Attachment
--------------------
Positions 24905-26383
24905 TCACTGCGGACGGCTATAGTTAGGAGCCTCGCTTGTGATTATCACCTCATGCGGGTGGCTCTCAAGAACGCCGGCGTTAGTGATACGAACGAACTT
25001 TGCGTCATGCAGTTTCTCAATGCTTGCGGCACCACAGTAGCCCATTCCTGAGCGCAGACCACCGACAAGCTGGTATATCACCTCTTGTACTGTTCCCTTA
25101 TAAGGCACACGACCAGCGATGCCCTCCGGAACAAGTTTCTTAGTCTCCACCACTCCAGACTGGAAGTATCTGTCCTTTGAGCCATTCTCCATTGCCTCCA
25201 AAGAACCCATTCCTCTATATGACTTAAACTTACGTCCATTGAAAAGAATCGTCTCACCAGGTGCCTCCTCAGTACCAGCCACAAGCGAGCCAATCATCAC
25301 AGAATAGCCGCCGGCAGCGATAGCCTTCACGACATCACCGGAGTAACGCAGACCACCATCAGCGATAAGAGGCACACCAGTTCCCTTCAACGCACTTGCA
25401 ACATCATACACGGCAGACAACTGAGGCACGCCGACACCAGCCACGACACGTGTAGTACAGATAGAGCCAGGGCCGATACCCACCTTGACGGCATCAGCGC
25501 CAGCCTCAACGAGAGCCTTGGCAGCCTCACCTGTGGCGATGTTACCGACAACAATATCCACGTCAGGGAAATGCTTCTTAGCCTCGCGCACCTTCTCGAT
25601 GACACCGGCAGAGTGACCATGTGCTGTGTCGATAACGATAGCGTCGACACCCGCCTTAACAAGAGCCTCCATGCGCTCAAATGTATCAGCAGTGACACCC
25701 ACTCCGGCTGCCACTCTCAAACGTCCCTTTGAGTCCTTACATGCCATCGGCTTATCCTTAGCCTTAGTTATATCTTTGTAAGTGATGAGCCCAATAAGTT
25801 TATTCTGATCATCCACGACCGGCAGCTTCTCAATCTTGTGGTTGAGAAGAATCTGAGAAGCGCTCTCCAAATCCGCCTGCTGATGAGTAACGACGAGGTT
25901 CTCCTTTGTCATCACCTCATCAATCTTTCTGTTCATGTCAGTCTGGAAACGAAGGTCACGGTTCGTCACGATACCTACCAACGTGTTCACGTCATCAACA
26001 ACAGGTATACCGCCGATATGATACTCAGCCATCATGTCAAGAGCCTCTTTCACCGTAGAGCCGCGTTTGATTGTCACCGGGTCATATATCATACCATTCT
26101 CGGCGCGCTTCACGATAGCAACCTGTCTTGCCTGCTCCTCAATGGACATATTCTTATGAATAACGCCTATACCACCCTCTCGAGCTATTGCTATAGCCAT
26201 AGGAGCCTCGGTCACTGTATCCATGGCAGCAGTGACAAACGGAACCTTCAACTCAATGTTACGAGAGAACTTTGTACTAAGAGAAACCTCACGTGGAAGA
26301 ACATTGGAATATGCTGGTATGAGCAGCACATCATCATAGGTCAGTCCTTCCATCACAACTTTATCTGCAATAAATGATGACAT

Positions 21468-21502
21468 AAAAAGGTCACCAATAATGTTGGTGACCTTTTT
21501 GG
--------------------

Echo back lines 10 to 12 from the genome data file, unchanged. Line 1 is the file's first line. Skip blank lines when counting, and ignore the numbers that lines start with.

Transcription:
25701 ACTCCGGCTGCCACTCTCAAACGTCCCTTTGAGTCCTTACATGCCATCGGCTTATCCTTAGCCTTAGTTATATCTTTGTAAGTGATGAGCCCAATAAGTT
25801 TATTCTGATCATCCACGACCGGCAGCTTCTCAATCTTGTGGTTGAGAAGAATCTGAGAAGCGCTCTCCAAATCCGCCTGCTGATGAGTAACGACGAGGTT
25901 CTCCTTTGTCATCACCTCATCAATCTTTCTGTTCATGTCAGTCTGGAAACGAAGGTCACGGTTCGTCACGATACCTACCAACGTGTTCACGTCATCAACA